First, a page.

LONDON — A rough, whitish block recovered from an Elizabethan shipwreck may be a sunstone, the fabled crystal believed by some to have helped Vikings and other early seafarers navigate the high seas, researchers say.
In a paper published earlier this week, a Franco-British group argued that the Alderney Crystal — a chunk of Icelandic calcite found amid a 16th century wreck at the bottom of the English Channel — worked as a kind of solar compass, allowing sailors to determine the position of the sun even when it was hidden by heavy cloud, masked by fog, or below the horizon.
That’s because of a property known as birefringence, which splits light beams in a way that can reveal the direction of their source with a high degree of accuracy. Vikings may not have grasped the physics behind the phenomenon, but that wouldn’t present a problem.
‘‘You don’t have to understand how it works,’’ said Albert Le Floch, of the University in Rennes in western France. ‘‘Using it is basically easy.’’
Vikings were expert navigators — using the sun, stars, mountains, and even migratory whales to help guide them across the seas — but some have wondered at their ability to travel the long stretches of open water between Greenland, Iceland, and Newfoundland in modern-day Canada.
Le Floch is one of several who have suggested that calcite crystals were used as navigational aids for long summer days in which the sun might be hidden behind the clouds. He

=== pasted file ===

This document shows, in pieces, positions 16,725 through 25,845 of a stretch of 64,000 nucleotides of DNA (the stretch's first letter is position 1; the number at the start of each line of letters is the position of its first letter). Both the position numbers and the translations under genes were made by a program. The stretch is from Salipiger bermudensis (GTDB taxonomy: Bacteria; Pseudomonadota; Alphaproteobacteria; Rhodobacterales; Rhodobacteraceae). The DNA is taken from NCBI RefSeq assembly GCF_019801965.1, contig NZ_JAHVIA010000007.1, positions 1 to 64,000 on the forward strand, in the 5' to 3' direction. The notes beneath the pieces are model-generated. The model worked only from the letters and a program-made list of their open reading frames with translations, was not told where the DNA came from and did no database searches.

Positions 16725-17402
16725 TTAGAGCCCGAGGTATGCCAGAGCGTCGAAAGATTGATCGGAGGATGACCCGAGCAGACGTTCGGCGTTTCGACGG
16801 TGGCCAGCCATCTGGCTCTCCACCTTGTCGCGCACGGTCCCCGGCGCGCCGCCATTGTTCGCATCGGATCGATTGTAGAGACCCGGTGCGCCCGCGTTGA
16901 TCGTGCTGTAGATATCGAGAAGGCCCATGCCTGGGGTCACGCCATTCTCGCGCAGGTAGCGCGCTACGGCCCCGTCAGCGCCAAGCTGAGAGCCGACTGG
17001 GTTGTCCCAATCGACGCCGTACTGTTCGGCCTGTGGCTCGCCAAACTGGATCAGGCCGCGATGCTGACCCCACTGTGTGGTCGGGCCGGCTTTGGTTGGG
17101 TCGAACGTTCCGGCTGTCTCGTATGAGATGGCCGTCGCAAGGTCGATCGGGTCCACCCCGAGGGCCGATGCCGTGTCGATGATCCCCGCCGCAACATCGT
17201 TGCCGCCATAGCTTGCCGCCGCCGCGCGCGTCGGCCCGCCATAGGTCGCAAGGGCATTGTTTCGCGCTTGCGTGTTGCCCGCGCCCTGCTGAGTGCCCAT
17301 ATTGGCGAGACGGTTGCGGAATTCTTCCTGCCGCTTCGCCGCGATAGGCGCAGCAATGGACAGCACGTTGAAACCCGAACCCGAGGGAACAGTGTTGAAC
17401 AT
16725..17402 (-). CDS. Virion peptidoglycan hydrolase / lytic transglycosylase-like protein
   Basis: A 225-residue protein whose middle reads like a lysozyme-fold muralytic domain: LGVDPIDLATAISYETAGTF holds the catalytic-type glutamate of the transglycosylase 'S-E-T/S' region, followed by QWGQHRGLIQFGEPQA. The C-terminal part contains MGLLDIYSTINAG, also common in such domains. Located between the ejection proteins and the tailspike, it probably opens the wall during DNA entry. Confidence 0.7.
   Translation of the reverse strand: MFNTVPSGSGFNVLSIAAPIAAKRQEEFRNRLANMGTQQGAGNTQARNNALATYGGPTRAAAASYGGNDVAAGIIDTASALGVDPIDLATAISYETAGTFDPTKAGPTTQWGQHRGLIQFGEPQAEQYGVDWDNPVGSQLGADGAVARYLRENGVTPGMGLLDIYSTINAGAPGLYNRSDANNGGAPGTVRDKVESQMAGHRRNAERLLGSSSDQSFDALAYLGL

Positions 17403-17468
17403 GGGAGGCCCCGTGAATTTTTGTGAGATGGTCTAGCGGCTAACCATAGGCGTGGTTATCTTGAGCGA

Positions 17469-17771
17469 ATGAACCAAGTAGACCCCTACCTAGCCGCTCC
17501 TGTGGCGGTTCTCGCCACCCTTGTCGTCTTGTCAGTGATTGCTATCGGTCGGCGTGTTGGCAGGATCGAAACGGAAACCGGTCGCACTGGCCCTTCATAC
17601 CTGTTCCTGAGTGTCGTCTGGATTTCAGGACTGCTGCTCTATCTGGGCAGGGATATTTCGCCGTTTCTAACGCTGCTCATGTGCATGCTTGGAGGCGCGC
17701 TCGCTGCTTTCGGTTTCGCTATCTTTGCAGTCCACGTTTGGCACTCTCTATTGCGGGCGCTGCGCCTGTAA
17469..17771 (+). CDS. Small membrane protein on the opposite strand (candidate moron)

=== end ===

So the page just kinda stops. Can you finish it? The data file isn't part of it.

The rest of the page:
said the use of such crystals may have persisted into the 16th century, by which time magnetic compasses were widely used but often malfunctioned.
Le Floch noted that one Icelandic legend — the Saga of St. Olaf — appears to refer to such a crystal when it says that Olaf used a ‘‘sunstone’’ to verify the position of the sun on a snowy day.
But that’s it. Few other medieval references to sunstones have been found, and no such crystals have been recovered from Viking tombs or ships.
Until the Alderney Crystal was recovered in 2002, there had been little if any hard evidence to back the theory.
Many specialists are still skeptical. Donna Heddle, the director of the Center for Nordic Studies at Scotland’s University of the Highlands and Islands, described the solar compass hypothesis as speculative.
‘‘There’s no solid evidence that that device was used by Norse navigators,’’ she said .
‘‘There’s never been one found in a Viking boat. One cannot help but feel that if there were such things they would be found in graves.’’